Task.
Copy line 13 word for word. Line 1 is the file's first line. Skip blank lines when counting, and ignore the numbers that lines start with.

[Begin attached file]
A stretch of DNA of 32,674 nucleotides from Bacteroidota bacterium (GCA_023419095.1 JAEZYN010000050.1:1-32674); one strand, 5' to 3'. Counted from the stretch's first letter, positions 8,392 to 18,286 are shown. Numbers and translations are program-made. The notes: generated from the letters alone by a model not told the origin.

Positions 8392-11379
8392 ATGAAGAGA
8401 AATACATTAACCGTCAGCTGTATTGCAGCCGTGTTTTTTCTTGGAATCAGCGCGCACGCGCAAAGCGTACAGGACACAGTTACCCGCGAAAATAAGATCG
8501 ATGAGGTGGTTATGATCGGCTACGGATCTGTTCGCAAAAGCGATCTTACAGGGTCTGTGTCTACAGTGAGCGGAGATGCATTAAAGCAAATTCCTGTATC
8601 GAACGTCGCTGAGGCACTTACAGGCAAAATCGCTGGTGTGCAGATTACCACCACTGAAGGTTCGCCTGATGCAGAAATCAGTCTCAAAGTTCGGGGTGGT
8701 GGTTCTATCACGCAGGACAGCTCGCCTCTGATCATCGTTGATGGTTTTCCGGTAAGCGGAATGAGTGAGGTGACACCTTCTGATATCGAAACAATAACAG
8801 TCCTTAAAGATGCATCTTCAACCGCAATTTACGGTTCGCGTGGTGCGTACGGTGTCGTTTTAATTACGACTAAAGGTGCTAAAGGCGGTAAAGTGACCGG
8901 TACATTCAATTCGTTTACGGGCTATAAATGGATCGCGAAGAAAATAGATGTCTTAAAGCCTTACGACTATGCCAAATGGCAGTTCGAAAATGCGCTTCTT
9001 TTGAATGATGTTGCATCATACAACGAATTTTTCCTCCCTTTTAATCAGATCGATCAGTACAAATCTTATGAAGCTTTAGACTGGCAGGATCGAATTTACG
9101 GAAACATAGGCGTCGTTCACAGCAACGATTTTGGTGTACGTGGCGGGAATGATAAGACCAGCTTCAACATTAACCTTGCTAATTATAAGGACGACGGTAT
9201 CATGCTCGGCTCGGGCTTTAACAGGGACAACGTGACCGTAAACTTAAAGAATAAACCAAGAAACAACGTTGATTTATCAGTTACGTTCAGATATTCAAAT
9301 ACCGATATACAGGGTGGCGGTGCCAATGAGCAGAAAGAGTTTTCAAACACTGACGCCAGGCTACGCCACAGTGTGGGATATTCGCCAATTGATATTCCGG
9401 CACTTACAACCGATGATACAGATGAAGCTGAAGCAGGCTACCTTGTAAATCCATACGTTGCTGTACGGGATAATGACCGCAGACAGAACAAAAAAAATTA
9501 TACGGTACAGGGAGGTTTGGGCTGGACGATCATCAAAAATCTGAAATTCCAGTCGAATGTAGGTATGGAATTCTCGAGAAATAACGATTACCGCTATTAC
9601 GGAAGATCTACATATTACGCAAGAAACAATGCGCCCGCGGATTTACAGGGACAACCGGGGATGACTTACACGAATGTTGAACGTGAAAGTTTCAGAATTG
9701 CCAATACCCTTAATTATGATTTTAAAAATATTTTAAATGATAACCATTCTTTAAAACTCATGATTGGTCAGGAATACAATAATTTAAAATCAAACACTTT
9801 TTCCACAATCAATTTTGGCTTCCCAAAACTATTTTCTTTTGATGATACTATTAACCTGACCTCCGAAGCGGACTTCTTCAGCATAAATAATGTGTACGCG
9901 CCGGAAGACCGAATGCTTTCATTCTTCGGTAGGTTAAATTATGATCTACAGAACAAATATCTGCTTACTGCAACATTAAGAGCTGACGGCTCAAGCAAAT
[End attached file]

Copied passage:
9301 ACCGATATACAGGGTGGCGGTGCCAATGAGCAGAAAGAGTTTTCAAACACTGACGCCAGGCTACGCCACAGTGTGGGATATTCGCCAATTGATATTCCGG